CARMEL, Ind. (WISH) — The Carmel City Council decided not to take action on an anti-discrimination ordinance.
Instead the council voted to keep the controversial measure in committee but not before nearly a dozen more residents gave their opinions.
The council president had made a motion to have the council vote on this Monday, but the council members voted 4-3 to keep the ordinance in committee for two more weeks.
That will give the public another chance to voice opinions, like those they talked about Monday.
Those in favor of a Carmel non-discrimination ordinance designed to protect the LGBT community showed up in full force at Monday night’s meeting.
Nearly a dozen spoke in favor.
Five other people signed up to voice an opinion against it.
They weren’t allowed to speak, since they spoke at the last meeting and no repeat speakers were allowed at the meeting for time reasons.
But, this is what one opponent had to say in August.
“Ironically this proposed ordinance creates a discrimination against the principled Catholic (or) Christian business owner,” Father Richard Doerr said.
But those in favor argue attracting talent to Carmel businesses depends on making the area seem welcoming.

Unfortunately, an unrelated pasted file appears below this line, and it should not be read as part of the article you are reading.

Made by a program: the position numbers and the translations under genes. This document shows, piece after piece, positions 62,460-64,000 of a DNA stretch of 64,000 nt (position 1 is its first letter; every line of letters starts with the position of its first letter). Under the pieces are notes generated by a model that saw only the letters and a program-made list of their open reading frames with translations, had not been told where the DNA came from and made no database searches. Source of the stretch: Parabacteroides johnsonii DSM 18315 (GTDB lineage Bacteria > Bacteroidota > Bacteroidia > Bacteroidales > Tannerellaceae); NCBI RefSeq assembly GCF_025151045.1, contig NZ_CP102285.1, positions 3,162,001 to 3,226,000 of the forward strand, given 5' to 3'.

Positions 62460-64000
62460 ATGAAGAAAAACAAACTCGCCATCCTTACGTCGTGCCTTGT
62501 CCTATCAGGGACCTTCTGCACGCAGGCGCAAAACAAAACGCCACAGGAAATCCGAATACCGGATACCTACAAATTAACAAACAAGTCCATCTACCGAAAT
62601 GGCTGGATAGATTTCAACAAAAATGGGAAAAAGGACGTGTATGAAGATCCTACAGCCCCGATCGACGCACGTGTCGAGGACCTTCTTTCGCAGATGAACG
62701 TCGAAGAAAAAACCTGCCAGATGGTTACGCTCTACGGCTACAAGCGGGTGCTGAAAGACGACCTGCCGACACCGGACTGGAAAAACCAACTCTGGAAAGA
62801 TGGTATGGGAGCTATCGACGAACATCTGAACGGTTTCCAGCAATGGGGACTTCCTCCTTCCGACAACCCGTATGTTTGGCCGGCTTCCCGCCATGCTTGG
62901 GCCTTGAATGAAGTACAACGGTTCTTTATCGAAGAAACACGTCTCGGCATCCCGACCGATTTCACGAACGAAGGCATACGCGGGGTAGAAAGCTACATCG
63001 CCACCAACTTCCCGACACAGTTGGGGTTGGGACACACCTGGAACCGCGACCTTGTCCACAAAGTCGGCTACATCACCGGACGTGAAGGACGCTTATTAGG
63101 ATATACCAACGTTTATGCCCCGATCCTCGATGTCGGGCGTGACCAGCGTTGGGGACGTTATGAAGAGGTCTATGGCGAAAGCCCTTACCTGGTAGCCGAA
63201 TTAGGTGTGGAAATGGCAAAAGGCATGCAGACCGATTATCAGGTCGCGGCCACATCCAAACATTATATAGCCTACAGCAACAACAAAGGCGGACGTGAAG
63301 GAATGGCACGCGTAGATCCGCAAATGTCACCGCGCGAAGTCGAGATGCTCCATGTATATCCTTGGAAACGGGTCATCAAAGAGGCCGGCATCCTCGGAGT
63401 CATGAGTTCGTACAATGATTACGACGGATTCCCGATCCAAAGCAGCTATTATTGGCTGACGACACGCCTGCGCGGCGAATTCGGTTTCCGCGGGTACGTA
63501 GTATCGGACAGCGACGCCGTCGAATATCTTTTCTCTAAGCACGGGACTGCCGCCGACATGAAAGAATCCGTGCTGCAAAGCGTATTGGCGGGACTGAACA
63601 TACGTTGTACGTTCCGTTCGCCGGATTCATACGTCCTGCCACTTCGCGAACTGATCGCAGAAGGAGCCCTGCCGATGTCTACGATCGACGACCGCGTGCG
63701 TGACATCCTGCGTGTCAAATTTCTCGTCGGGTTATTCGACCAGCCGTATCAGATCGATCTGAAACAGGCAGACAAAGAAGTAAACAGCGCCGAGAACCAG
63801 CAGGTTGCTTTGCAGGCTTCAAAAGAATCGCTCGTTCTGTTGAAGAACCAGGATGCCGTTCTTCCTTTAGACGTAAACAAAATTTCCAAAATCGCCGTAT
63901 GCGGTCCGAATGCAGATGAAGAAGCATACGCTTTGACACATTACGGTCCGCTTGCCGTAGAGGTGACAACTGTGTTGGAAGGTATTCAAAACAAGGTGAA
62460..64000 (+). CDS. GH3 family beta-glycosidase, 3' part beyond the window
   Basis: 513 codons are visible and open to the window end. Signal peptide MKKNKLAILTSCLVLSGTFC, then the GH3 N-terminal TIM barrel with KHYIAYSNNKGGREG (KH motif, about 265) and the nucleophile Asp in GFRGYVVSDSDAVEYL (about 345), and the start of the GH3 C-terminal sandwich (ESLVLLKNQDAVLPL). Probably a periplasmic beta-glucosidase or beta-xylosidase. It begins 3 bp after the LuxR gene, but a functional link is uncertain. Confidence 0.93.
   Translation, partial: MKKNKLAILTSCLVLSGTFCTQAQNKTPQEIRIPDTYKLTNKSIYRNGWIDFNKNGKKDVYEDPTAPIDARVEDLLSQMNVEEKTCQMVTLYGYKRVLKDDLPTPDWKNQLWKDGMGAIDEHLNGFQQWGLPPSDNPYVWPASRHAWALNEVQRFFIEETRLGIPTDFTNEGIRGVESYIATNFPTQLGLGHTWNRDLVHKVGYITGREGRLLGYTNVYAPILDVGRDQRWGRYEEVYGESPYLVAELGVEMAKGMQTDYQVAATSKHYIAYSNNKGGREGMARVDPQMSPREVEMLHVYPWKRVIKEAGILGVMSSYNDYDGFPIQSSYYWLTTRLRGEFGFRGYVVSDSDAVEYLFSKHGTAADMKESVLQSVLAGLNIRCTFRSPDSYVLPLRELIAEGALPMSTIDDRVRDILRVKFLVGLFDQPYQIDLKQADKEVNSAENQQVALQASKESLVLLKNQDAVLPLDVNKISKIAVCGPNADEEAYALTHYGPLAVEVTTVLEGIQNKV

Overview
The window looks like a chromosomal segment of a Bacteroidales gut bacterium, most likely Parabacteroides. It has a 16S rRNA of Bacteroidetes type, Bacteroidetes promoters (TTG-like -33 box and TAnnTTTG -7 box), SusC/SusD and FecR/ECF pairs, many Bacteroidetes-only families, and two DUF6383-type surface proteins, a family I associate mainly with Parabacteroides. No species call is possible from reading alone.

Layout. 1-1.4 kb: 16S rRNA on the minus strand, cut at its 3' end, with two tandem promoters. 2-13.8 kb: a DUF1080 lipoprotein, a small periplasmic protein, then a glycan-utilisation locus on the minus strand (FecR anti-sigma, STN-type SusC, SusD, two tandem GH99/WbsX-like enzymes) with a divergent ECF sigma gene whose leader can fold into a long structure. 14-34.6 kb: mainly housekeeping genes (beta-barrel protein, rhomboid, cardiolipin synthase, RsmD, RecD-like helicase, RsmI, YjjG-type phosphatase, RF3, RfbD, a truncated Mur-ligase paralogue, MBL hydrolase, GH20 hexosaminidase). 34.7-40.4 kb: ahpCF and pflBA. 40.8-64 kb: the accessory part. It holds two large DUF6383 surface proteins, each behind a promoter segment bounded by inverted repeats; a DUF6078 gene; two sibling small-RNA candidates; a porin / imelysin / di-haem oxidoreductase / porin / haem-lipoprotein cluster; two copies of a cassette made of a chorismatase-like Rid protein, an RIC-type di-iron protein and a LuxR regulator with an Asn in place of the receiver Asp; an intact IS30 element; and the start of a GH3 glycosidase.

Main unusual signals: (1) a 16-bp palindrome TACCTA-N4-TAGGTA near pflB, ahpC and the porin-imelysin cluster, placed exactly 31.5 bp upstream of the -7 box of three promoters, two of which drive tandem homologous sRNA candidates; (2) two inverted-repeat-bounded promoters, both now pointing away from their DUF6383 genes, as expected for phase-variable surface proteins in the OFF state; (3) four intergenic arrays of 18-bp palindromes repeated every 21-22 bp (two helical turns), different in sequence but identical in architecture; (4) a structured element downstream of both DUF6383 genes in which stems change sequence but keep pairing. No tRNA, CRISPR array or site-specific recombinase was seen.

“It’s difficult to get people to come to central Indiana and it’s even more difficult when the public perception of Indiana is as negative as it has been since RFRA,” tech manager Bryan Everly said.
Bryan Everly hires talent for a local tech firm.
He’s disappointed the ordinance is still in committee.
“I think it simply needs to be passed as quickly as possible without an amendment,” he said.
Angie’s List Founder Bill Oesterle attended the meeting and said he understands the democratic process can be slow, but that he hopes it ends up passing in the end.
“I’m speaking in regard to the technology community,” he said, “This is one of the bright, shining stars of technology development in the state of Indiana and so it’s critical to the community in general.”
The committee will hold a special meeting in the next week to discuss the ordinance and then the full council will take it up again on Oct. 5.
There will also be more public comment at that meeting.